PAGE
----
Trade barriers ‘unavoidable’, warns Barnier as Brexit talks deliver little

Britain's Secretary of State for Exiting the European Union David Davis (L), Britain's Prime Minister Theresa May (2-L), European Commission President Jean-Claude Juncker (2-R)and European Union's chief Brexit negotiator Michel Barnier (R) meet at the European Commission in Brussels, Belgium, 08 December 2017. [Eric Vida/lPool/EPA]

The EU’s chief Brexit negotiator has warned the UK government that trade barriers with the EU would be “unavoidable” if it insists on leaving the customs union, as both sides refused to concede any new ground.

“Without the customs union, outside the single market, barriers to trade and goods and services are unavoidable,” Michel Barnier said on Monday (5 February) following meetings with his counterpart David Davis and Prime Minister Theresa May in London.

This includes financial services and the “passport” currently allowing UK banks to trade seamlessly with the continent, which Barnier said will be “gone” after Brexit.

At the weekend, May appeared to rule out customs union membership after the UK leaves the EU in March 2019, after coming under intensive pressure from her Conservative party’s ‘hard Brexit’ faction. She will convene a meeting of around ten senior ministers later this week to firm up the government’s position.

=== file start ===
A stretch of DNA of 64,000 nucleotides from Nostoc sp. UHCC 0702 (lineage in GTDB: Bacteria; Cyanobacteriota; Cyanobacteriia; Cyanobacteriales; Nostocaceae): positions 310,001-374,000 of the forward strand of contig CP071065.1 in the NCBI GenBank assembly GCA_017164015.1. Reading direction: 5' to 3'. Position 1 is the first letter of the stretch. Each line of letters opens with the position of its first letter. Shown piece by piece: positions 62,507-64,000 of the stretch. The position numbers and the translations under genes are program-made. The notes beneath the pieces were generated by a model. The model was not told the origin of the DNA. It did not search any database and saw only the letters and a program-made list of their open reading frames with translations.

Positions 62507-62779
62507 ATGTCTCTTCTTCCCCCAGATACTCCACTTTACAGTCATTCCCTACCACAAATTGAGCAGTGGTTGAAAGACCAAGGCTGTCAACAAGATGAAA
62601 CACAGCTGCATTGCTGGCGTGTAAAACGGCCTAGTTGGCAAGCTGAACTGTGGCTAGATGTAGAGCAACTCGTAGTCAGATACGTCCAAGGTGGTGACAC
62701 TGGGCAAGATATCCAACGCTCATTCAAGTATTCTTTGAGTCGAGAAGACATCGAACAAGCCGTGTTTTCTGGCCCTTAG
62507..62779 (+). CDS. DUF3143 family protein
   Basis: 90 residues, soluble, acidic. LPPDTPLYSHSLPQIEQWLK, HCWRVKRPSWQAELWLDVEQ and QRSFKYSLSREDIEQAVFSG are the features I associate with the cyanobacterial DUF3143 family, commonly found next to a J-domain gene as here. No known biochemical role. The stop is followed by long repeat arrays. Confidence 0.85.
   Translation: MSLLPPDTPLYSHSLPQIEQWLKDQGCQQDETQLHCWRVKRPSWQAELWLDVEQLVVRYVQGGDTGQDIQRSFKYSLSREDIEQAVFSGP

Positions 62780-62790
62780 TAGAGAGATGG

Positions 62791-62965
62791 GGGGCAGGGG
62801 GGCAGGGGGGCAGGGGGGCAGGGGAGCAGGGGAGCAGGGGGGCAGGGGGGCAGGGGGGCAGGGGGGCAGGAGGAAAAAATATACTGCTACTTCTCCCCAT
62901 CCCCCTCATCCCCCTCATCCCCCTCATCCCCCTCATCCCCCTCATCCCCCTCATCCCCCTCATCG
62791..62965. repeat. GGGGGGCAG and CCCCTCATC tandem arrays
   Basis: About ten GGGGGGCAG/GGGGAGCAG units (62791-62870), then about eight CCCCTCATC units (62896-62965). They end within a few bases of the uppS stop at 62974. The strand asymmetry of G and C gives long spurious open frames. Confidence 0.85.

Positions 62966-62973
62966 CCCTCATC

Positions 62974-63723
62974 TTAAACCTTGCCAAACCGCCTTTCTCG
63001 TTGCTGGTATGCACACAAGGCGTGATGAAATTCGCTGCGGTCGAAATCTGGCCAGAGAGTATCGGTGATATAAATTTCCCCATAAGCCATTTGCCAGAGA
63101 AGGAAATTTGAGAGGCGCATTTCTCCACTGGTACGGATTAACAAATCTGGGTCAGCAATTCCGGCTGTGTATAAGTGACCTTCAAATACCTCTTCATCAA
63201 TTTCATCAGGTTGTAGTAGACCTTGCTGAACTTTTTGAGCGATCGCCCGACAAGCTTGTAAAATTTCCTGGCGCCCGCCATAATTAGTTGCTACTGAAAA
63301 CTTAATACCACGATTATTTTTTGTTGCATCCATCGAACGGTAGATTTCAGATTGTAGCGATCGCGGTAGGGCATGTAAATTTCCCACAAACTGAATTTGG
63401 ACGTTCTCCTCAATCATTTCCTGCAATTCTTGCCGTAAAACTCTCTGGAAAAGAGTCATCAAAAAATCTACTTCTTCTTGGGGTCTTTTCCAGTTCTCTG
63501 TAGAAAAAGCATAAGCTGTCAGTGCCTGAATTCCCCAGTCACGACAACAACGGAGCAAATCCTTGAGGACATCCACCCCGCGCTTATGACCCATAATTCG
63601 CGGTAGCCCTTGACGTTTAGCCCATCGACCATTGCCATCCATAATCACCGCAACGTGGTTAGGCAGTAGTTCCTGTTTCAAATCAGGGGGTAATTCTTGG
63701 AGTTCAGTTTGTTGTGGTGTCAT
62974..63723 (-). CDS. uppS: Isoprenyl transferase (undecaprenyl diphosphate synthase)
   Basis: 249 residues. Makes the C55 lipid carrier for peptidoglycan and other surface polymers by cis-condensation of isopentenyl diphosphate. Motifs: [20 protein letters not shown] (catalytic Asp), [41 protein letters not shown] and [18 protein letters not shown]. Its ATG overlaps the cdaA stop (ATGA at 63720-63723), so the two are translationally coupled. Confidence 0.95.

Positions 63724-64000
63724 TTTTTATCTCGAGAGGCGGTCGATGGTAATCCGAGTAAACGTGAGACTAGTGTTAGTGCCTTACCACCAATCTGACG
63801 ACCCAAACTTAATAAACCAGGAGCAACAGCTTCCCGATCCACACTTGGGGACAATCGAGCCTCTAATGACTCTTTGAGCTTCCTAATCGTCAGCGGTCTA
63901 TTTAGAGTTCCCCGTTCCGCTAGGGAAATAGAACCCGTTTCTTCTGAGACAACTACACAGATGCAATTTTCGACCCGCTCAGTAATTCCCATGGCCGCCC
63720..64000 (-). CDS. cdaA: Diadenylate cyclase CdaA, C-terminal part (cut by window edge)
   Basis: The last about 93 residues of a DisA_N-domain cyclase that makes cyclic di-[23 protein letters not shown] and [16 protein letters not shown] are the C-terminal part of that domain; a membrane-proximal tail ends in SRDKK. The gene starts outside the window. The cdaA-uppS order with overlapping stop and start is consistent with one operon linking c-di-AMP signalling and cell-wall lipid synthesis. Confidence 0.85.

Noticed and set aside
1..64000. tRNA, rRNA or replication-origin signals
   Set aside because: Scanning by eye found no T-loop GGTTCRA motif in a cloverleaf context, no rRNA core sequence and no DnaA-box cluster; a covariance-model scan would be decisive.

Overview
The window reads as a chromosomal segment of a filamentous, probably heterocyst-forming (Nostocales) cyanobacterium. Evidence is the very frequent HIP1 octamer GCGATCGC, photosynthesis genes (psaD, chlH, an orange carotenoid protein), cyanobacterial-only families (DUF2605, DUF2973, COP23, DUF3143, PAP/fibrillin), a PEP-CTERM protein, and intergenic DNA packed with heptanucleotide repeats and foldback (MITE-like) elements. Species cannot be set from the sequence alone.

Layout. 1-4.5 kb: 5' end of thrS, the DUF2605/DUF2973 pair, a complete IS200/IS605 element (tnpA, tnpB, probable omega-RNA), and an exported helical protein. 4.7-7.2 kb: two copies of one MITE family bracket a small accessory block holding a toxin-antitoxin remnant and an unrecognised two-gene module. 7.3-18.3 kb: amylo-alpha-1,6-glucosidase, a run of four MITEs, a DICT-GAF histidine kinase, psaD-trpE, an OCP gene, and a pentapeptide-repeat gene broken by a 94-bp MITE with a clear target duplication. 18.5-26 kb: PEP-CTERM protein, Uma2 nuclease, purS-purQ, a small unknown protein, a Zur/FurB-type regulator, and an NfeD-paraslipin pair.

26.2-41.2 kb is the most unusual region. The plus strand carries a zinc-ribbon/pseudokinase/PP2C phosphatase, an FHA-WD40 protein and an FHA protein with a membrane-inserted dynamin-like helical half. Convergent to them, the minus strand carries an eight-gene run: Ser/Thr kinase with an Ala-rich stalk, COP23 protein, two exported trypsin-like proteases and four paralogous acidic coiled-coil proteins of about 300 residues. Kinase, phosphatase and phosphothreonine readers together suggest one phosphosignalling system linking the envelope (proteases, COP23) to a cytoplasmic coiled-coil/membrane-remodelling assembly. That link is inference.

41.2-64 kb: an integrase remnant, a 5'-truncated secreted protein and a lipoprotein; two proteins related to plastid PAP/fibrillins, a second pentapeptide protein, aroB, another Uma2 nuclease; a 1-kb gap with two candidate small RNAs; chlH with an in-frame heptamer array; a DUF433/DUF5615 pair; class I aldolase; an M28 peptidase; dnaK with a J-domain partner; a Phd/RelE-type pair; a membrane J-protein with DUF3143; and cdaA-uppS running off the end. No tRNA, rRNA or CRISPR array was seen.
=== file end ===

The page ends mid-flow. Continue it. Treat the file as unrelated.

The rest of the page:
“We will wait, on the European side, for an official UK position of the government, in the next few weeks,” commented Barnier.

For his part, Davis told reporters that an “intense period of negotiation” would now begin, in a bid to finalise the terms of a transition period lasting roughly two years by an EU summit on 22 March, in order to allow negotiations to start on a successor free trade pact.

Talks between senior officials begin in Brussels tomorrow and will focus on the Irish border question, governance and the implementation of the transition.

“I am confident that we can get to that political agreement at the March Economic Council,” said Davis.

“We want a comprehensive free trade agreement, and with it a customs agreement, and to make it as frictionless as possible whilst giving ourselves the opportunity to make free trade deals with the rest of the world,” Davis told reporters.

The transition period would be “time-limited”, said Davis, adding that “it will lead to us being outside the customs union and indeed the single market in the longer term.”

Hilary Benn, the Labour chair of the UK Parliament’s Exiting the EU committee, told the BBC on Monday that ruling out customs union membership was “a profound mistake”.

“What the government is now coming face to face with is the consequences of red lines it set, including saying leaving the customs union is what they want to do.”

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